By Seija Rankin
July 24, 2018 at 10:00 AM EDT
Justin Davis; William Morrow Paperbacks

Alice Bolin’s new book is called Dead Girls, but she herself is very much alive. (And yes, that’s definitely the first time she’s ever heard that joke). The pop culture critic just released a collection of essays that is ostensibly about our country’s obsession with true-crime and murder mysteries, but she also shares fascinating and insanely relatable stories about her upbringing (by two librarians) in a very small town, her slightly ill-advised move to Los Angeles, and so much more.

The tome has been drawing praise from authors like Megan Abbott (Give Me Your Hand) and Carmen Maria Machado (Her Body and Other Parties) and is also the July pick for Emma Roberts’ book club — mostly owing to her all-too-real skewering of the dead girl pop culture industrial complex. Whether it’s Gone Girl or True Detective or the countless true crime documentaries that have become Internet darlings, no one can turn away from these whodunits — and Bolin is here to explain to us all why that’s so problematic. Don’t worry, though: Dead Girls isn’t here to ruin your favorite binge-worthy shows, but rather to help us all consume them with a little bit more thought.

RELATED: How celebrity book clubs are changing the literary world for good

Below, Bolin takes EW’s author Q&A, letting us in on her favorite writing snacks and what she’s looking forward to reading next.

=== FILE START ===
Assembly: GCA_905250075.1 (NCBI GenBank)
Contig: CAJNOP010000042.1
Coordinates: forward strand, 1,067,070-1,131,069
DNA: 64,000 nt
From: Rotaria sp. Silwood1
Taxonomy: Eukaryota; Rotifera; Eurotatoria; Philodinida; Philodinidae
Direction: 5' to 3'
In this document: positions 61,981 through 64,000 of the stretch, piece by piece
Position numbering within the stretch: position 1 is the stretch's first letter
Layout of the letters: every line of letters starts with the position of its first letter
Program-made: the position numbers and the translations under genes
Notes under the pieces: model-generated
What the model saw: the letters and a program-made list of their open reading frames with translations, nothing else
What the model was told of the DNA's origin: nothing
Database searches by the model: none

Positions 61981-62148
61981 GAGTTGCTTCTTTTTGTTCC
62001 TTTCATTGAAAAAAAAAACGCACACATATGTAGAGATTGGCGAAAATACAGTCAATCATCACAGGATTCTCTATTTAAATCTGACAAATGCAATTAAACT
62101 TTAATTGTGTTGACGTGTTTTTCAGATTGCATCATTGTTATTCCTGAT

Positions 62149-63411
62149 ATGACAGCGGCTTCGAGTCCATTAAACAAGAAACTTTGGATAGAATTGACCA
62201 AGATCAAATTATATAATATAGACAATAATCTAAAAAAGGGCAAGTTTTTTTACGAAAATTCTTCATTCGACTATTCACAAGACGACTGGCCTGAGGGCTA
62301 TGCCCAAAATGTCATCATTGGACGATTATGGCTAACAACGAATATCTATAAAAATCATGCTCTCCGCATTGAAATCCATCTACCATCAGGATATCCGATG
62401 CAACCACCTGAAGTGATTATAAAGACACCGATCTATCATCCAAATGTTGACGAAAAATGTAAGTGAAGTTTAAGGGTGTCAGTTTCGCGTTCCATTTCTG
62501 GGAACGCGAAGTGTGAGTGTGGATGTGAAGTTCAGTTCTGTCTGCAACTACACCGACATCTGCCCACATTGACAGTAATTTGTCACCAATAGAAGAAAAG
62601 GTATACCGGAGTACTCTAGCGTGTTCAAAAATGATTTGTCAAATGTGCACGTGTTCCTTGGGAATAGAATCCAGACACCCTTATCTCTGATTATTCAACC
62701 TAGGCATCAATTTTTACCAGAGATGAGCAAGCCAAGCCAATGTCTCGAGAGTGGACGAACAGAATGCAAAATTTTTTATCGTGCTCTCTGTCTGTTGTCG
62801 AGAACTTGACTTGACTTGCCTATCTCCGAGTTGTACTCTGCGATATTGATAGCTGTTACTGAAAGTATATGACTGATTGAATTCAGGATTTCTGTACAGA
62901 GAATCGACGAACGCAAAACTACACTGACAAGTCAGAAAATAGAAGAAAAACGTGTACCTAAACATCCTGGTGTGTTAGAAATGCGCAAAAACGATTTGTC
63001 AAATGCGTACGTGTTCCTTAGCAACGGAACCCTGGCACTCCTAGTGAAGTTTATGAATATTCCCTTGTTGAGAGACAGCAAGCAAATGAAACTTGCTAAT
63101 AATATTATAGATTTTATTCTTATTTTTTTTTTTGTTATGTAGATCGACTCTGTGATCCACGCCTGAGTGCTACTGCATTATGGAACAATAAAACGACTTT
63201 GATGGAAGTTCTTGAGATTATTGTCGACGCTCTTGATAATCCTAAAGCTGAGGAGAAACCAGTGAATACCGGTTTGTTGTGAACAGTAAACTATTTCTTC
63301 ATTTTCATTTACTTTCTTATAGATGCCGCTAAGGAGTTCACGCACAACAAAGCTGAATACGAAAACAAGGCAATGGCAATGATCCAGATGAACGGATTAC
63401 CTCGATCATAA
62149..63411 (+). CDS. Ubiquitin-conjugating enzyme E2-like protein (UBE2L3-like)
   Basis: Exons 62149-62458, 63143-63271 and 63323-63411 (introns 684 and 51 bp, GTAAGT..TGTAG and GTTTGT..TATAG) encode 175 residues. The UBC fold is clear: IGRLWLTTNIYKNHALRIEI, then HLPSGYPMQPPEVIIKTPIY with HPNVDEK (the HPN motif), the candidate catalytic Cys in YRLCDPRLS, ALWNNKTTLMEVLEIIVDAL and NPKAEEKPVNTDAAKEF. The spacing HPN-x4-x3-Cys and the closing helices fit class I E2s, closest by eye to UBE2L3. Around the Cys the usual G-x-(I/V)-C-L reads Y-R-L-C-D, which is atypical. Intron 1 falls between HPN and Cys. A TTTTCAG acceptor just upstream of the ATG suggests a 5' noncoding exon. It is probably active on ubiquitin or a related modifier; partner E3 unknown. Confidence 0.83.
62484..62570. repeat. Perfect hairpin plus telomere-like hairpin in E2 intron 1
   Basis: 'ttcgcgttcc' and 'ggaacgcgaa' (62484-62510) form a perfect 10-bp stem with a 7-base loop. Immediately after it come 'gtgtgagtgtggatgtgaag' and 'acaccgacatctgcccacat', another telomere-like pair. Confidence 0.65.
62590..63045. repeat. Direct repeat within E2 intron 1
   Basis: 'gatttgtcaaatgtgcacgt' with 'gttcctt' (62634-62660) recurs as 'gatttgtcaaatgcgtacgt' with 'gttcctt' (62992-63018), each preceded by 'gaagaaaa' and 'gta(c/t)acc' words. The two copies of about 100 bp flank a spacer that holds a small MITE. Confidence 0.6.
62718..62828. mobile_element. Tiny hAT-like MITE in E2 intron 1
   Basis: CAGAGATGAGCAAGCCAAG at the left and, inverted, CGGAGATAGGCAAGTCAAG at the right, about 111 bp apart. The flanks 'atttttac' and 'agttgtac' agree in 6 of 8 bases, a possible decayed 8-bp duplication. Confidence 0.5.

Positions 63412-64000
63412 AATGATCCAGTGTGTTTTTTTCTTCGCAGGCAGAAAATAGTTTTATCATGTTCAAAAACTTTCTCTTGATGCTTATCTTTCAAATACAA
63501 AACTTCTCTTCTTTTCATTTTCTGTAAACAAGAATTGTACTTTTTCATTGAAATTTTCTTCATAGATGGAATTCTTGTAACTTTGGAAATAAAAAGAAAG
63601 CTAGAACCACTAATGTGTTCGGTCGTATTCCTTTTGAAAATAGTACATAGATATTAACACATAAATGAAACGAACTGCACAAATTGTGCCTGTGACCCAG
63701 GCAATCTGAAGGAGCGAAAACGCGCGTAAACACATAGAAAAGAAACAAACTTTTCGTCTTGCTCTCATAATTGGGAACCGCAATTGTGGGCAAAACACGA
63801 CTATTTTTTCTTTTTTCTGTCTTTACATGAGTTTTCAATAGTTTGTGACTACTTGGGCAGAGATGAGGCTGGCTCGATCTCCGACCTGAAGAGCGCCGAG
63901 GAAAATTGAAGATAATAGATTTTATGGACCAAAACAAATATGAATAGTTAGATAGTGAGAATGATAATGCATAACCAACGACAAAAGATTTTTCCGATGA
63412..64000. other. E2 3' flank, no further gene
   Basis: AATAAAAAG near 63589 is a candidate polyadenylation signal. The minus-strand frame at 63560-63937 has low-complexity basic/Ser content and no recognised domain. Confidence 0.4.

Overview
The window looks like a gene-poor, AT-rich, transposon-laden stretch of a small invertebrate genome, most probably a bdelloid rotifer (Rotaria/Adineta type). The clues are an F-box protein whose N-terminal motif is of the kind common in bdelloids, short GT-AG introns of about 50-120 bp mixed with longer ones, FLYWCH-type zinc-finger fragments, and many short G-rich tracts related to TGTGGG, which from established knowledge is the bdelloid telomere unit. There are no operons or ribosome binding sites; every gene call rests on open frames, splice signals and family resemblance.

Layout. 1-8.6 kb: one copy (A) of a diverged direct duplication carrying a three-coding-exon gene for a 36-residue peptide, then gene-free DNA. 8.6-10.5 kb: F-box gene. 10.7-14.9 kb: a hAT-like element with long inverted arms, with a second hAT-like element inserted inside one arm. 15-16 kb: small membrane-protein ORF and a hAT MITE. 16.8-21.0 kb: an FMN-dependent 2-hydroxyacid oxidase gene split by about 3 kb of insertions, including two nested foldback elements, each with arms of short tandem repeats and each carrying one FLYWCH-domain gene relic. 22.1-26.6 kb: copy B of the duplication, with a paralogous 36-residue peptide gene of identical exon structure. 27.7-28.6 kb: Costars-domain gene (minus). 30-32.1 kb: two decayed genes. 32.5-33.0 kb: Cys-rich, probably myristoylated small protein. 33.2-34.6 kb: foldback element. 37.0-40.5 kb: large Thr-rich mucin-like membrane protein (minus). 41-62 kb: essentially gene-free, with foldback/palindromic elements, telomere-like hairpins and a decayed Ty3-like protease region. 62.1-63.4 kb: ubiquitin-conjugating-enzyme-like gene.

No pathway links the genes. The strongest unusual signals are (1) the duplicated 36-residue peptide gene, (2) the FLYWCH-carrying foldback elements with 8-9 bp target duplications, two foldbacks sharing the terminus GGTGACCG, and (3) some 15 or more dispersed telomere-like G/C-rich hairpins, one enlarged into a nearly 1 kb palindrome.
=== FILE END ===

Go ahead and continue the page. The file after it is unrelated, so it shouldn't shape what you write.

ENTERTAINMENT WEEKLY: What is the first thing — ever — that you remember writing?
I started writing the day I realized I could read, on Christmas vacation when I was 5, a stream of unreadable stories with no spaces and no punctuation.

What is the last book that made you cry?
It’s sort of embarrassing, but the last one I really remember crying hard at is Jess Walter’s Over Tumbled Graves, which I read four (!) years ago.

What is your favorite part of Dead Girls?
My favorite thing I’ve ever written is the long essay that ends the book, “Accomplices,” which reflects on my experiences moving to Los Angeles and, in a meta way, on the difficulty of writing coming of age or innocence lost narratives, and the dangers that lurk in creating — or reproducing — satisfying stories.

Which book is at the top of your current to-read list?
I’ve got a galley of Briallen Hopper’s Hard to Love staring me in the face right now.

Where do you write?
In bed, at coffee shops and bars, at my kitchen table, and on my couch.

Which book made you a forever reader?
My parents are both librarians, so I feel like I was anointed a reader from birth. One book that totally changed the way I read was The View from Saturday by E.L. Konigsburg, which I read first in fifth grade and then many times after that.

Pick a GIF that you think, in this moment, best describes you and your book:
Drown Britney Spears GIF - Find & Share on GIPHY

What is a snack you couldn’t write without?
Maybe string cheese, as evidenced by the wrappers covering every surface in my house and office.

What was the hardest thing to write in Dead Girls?
The hardest thing in general was writing about my own experiences, since I am racked with shame about everything I’ve ever done.

If you could change one thing about any of your books, what would it be?
I wish I hadn’t said that the reality soap opera was ignored by popular critics. I basically just thought it was a funny line, but I have been understandably roasted for it, since so much Internet criticism is about parsing low culture, reality TV included.

If Dead Girls had a movie tagline it would be:
I’d probably just steal Hole lyrics: “DEAD GIRLS… Live Through This” or “DEAD GIRLS… How’d You Get So Desperate? How’d You Stay Alive?”